Because I know not where my heart's desire may be.

I'm stricken with fear that you've forgotten me.

Sometimes I'm frightened that your loving heart

May have hardened against me through being misled

By what some spiteful gossip may have said.

And sometimes I fear a mishap on the way

Has turned my lover from his true in tent

By some adversity or accident.

May God turn all such evil signs away!


12.Not seeing you, although you promised me,

I've taken pen and paper so to write

About a dispute that I would indite.

I do not know what your judgment may be,

But I know well which one of us loves best.

You'll clearly tell which one shall gain the most.






Mary's first husband, Francis II was born on the 19th of January 1544 and died sadly on the 5th of December 1560. In his lifetime, he became king of France and was the oldest son of Henry II and Catherine de Medicis. Francis was married to Mary Stuart, the queen of Scots in the month of April in the year of 1558. After succeeding in taking the French throne in the year 1559, Francis finally came under the influence of the powerful relatives of Mary of Guise. They sought to destroy the French protestants or the French Huguenots. The continuing persecution provoked the Huguenot conspiracy of Amboise (1560). They had planned a plot to abduct Francis and then arrest his Guise mentors. The plan was discovered and everything was over, but sadly Francis was killed in the incident as a curtailed Guise influence.




Mary's second husband, Henry Stewart, who is better known as Lord Darnley, was born on the 7th December 1545. He was the son of Matthew, the 4th Earl of Lennox, he began the court of a young Mary Stuart in the year of 1565. They were married on the 29th of July 1565, according to Roman Catholic Rites. Sadly this was a displeasure to the Earl of Moray, who was Mary's half brother. The powerful Hamilton Family and John Knox were also very unhappy. What appeared for dynasty reasons to be a good match soon soured. Darnley's jealously of David Rizzio, secretary of Mary, led to the death of Rizzio in march 1566. Sadly, Darnley took part in the plan, and the actual murder of Rizzio. This actually alienated him from Mary, who had grown tired of him trying to get full power of the thrown. Darnley was murdered on the 9th-10th of February 1567 at Kirk o' Field. Tragically he was blown up at night when he was sleeping.




Mary's third and last husband, James Hepburn who was the 4th Earl of Bothwell, was born in 1536. James supported the Protestant faction in Scottish politics during the era of the Reformation. Nonetheless, in the year of 1565 he helped the Roman-Catholic Mary Stuart to put down the Earl of Moray's rebellion. After the murder (which was probably arranged by Bothwell) or Mary's second husband, Lord Darnley. After this, he made preparations to wed Mary for himself of which he eventually did on the 15th of May. They married by protestant rites. Soon after the wedding, a coalition of protestant and Catholic nobles confronted by the Queen of Bothwell at Carberry Hill outside of Edinburgh. Sadly Bothwell fled and died on the 14th of April 1578 in Denmark.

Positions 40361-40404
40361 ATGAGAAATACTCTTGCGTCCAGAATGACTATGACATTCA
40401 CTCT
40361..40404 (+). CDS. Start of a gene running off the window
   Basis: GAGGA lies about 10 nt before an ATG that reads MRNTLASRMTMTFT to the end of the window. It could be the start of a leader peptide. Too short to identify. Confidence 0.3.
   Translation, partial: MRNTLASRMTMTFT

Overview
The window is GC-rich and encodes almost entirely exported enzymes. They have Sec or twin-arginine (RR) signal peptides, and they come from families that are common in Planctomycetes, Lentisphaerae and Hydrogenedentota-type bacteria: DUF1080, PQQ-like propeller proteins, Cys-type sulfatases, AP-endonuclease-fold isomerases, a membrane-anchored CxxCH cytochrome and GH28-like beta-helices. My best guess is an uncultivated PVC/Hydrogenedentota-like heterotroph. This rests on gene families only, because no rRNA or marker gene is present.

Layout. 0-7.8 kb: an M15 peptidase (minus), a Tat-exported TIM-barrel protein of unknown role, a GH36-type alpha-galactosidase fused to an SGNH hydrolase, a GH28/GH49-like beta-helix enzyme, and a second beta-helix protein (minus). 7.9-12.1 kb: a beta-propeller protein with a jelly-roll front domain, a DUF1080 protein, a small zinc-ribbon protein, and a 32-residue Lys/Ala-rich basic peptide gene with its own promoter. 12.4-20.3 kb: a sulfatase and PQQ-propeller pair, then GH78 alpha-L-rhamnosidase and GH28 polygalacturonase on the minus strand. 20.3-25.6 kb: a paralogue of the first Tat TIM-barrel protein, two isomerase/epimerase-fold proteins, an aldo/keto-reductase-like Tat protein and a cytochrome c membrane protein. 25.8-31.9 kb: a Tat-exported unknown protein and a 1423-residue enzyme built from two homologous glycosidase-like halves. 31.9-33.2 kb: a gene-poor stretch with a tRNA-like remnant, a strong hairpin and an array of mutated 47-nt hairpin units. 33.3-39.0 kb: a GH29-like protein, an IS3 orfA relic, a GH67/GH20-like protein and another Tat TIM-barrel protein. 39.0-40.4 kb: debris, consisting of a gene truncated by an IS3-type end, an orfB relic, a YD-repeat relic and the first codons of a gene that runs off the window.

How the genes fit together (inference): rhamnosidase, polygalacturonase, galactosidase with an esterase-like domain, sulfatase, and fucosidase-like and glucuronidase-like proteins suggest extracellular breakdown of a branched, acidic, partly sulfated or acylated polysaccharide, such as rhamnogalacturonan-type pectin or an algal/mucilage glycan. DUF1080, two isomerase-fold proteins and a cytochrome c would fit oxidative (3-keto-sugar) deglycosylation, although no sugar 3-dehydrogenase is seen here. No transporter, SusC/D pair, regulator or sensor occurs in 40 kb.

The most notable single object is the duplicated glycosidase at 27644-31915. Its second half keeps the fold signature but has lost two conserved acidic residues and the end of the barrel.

1. Leith was twin to Bordeaux-that was for trading reasons.


2. Prior to the Reformation, Leith was flattened but sadly not much remains today. In the 16th century and prior, Leith was considered to be one of the most beautiful towns in Scotland!


3. It took Mary, Queen of Scots 5-6 hours just to travel from Kirkgate, through Duke Street and up Easter Road to get to her palace in Holyrood! It is said that it was due to the Highway men!


4. Some memorabilia confused between Mary, Queen of Guise/Lorraine and Mary Stuart:-Mary, Queen of Scots.


5. Lambs house could of been confused with Mary, Queen of Guise/Lorraine's palace down in the docks.


6. When Mary, Queen of Scots first visited Leith, and for about a century afterward, Constitution street did not exist.


7. There was rivalry between North (ship builders) and South (merchants) Leith.


8. Amazing as it sounds, Mary only spent 1 hour altogether in Leith!

(N.B. Some of these facts may not seem relevant, but they are all relevant since this has got to do with Mary visiting Leith, even though she didn't waste any time in getting to Holyrood palace.)


As well as this portion of the project, there are also two fictitious newspaper reports about Mary Queen of Scots arrival to take the throne of Scotland and when she is beheaded by the order of Queen Elizabeth of England.